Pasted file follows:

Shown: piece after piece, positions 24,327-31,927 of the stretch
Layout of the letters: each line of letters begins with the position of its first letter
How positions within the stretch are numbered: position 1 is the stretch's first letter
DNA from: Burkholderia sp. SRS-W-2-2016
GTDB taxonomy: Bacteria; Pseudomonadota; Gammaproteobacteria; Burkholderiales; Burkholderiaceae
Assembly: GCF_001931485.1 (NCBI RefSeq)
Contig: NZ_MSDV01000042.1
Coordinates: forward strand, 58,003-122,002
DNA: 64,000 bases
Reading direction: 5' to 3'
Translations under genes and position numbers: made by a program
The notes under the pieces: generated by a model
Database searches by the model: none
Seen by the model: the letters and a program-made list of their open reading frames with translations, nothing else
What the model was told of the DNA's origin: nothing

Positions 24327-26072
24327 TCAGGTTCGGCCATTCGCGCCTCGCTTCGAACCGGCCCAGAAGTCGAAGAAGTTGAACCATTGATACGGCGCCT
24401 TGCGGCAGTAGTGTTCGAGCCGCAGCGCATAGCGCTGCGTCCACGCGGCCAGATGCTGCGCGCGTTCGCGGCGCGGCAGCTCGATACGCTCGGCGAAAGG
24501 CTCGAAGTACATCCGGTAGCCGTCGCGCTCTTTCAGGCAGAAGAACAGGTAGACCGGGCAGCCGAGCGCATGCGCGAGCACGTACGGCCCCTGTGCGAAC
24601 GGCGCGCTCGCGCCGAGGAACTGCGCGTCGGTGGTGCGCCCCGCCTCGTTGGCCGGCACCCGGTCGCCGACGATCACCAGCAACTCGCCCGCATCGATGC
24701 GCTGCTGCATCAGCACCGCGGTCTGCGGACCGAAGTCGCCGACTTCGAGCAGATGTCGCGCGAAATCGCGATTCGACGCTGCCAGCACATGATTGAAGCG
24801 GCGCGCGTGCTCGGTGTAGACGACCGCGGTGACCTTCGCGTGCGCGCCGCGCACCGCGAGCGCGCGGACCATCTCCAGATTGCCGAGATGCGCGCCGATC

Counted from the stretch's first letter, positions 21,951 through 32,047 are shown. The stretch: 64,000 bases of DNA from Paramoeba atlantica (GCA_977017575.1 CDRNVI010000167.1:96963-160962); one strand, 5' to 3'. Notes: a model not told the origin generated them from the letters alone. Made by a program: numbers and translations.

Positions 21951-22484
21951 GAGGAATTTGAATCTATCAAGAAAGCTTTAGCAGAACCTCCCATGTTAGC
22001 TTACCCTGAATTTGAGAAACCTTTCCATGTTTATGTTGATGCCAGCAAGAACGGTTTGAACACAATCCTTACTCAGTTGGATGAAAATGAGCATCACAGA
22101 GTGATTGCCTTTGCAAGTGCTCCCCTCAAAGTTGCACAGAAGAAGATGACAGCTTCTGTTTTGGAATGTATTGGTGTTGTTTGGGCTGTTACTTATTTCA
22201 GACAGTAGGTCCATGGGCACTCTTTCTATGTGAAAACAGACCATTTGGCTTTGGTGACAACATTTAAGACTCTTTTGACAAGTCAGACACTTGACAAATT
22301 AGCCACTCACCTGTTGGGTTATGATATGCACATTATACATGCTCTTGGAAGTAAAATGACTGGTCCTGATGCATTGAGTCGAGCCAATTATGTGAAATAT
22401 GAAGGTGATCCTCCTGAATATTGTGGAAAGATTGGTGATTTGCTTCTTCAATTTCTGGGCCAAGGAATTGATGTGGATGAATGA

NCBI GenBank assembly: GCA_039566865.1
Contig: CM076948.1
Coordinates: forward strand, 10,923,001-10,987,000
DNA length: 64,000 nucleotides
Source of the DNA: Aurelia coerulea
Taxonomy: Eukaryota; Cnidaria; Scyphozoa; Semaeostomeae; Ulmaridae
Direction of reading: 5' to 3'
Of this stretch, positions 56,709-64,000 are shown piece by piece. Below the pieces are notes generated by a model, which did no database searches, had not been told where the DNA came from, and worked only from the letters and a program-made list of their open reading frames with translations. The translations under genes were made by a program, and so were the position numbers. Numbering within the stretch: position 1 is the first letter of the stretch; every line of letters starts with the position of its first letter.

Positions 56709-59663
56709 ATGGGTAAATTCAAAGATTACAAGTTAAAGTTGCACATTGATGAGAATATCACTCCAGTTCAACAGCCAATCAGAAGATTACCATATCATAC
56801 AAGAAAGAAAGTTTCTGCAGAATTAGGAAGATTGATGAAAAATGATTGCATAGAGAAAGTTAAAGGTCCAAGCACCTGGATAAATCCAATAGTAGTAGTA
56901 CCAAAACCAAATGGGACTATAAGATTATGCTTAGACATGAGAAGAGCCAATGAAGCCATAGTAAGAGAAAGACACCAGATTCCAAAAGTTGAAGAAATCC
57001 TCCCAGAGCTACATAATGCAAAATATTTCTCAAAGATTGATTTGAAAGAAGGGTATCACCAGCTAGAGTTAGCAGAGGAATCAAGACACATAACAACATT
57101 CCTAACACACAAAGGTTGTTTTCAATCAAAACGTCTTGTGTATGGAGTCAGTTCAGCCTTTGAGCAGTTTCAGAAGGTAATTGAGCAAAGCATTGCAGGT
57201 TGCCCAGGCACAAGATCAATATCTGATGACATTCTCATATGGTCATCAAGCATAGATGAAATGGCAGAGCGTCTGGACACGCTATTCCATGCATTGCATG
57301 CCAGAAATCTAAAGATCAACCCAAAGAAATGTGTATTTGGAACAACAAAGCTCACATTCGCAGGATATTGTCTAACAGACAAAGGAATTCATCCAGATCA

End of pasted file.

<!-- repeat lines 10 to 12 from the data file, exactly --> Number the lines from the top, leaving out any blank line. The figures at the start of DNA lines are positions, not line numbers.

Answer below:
Reading direction: 5' to 3'
Translations under genes and position numbers: made by a program
The notes under the pieces: generated by a model